- Small bacterial Infection (COCCI): This is a very broad category, which we call cocci. We lump these bacteria into one category because they tend to be treated with the same medications. This is the second most common type of infection that we see in the clinic. It is more difficult to treat than a yeast infection, but not as concerning as the third category.
- Large Bacteria (RODS): This category is the least common that we see, but the most aggressive and hardest to treat. Oftentimes, an infection with rods will take multiple treatments to resolve. We typically recheck these pets two weeks into the treatment and repeat a test to see if the infection is going away. Many times, we are able to treat the aggressive infection caused by these large bacteria, but the infection changes to one of the other categories.
Treatment: Treatment for the specific ear infection will vary depending on the results of the physical examination and the cytology testing that we perform in the clinic. Most treatments involve some form of ear cleaning and then a treatment that is placed into the ear. Our technician or veterinarian will demonstrate the proper way to clean the ear canals. Generally, we recommend cleaning the infected ears once a day for one week and then every other day for the second week. We then give you instructions on when to apply the ear medication, which is either once a day or twice a day for two weeks. Some ear infections can also be treated using a medication that we can place into the ear canal. This treatment will stay in the ear canal and treat the infection for 2 to 3 weeks depending on each case.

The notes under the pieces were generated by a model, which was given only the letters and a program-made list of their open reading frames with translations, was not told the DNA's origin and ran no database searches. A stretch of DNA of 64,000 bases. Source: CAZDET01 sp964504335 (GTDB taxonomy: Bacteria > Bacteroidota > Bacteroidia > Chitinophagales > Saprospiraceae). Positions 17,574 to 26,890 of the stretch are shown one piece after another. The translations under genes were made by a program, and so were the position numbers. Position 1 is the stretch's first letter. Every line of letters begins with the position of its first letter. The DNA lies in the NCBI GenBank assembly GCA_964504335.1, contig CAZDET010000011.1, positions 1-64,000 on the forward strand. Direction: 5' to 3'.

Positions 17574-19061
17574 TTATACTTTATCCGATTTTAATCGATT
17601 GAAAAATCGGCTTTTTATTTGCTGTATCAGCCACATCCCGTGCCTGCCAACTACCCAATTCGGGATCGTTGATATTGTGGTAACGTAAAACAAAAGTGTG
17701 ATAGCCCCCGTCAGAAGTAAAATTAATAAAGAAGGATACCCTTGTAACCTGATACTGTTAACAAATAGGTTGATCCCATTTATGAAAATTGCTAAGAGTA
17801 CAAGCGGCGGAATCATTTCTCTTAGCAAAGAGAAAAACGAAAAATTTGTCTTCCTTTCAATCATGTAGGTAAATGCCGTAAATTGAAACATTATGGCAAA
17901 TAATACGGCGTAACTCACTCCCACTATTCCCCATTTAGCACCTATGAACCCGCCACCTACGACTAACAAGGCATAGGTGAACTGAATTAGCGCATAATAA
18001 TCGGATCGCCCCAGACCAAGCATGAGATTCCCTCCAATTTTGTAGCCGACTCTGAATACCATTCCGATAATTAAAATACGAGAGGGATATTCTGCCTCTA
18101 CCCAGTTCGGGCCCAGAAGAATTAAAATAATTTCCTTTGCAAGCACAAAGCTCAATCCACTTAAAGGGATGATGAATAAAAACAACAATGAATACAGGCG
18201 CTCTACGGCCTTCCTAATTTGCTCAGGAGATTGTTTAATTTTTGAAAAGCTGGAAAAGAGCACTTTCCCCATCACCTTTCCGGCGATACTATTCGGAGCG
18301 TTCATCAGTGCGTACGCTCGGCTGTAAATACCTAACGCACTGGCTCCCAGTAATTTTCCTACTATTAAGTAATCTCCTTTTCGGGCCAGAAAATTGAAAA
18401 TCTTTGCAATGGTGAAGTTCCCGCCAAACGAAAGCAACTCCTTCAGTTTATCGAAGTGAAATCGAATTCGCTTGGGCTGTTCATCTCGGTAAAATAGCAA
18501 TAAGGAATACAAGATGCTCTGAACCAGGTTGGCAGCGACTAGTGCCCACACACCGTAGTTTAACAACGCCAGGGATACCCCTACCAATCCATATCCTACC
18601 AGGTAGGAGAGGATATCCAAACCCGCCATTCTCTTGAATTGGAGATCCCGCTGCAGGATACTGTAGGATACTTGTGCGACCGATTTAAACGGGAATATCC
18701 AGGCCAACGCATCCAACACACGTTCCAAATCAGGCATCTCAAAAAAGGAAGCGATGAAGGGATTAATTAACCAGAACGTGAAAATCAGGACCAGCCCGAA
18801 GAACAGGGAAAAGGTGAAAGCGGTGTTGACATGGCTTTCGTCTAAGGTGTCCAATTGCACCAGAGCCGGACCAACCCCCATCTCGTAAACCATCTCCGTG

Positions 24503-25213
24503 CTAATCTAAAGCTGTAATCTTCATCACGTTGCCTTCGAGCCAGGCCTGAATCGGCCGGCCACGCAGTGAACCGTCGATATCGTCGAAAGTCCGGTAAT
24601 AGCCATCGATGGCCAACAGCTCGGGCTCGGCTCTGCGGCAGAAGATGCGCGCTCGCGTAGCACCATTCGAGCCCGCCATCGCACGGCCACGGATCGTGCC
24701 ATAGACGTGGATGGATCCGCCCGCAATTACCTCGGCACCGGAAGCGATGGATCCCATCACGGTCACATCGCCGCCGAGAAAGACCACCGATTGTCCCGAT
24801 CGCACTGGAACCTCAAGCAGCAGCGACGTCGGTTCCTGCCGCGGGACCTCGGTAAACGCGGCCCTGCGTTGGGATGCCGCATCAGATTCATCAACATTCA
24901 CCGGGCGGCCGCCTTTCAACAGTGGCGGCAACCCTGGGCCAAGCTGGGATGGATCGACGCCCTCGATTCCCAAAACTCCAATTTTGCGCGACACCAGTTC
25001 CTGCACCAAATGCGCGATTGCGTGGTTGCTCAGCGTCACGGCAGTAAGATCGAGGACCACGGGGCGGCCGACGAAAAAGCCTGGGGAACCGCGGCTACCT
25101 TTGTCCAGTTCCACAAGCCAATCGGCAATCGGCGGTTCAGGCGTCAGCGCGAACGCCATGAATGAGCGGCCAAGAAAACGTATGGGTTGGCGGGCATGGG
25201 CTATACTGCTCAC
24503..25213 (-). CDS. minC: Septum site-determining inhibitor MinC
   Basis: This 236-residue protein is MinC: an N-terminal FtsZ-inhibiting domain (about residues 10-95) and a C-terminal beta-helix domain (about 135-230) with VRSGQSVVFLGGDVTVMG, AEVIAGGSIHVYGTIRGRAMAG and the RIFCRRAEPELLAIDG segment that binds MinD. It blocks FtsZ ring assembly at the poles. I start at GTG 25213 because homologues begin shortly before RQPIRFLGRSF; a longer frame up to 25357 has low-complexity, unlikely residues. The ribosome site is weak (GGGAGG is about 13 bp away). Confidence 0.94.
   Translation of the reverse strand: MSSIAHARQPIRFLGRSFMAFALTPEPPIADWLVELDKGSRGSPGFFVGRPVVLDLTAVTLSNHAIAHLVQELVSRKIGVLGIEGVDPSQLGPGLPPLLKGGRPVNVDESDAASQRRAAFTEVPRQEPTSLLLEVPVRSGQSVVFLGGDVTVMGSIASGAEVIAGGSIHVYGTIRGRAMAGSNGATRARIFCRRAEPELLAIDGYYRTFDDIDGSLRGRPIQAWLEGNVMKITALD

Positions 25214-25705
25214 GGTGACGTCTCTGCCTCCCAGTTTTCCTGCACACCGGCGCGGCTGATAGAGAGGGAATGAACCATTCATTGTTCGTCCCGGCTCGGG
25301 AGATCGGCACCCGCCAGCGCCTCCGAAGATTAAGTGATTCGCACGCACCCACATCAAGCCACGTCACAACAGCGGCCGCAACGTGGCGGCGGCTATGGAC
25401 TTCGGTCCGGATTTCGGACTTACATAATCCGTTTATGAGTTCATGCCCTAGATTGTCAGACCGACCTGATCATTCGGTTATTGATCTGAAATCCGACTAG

Animals that have a more aggressive infection may be placed on additional medications. These include oral antibiotics and NSAIDs. NSAIDs are medications that target both inflammation and pain.
Prevention: While there is no way to truly prevent ear infections, there are things that can be done to help. For dogs and cats that have chronic, repeated ear infections; we recommend cleaning the ears twice a week. This helps to keep the ear canal free of debris, as well as removes gunk and organisms from the ear canal. Routine cleaning also helps to detect an ear infection early on. It is also a good idea to clean the ears after any time that your pet has been in water. This includes after a bath and after swimming. This helps to remove the water and moisture from the ears, which is one thing that can lead to ear infections.
We recommend cleaning your pet's ears only with an approved ear cleaner for animals. We sell several different types and brands. For most animals, a general ear cleaner is recommended. Sometimes we will recommend using a specific ear cleaner that may be better for a specific case. These ear cleaners may be more effective at dissolving the ear debris or may change the pH levels within the ear canal. We never recommend a home remedy in the ears. Home remedies are not approved for use in pets and often cause more harm that good. These include vinegar and hydrogen peroxide. It is especially important to avoid these if the ear drum is ruptured. This is an additional reason why bringing your pet in for a thorough ear examination is vital, because a ruptured ear drum is a complication that can result in permanent damage to your pet's inner ear.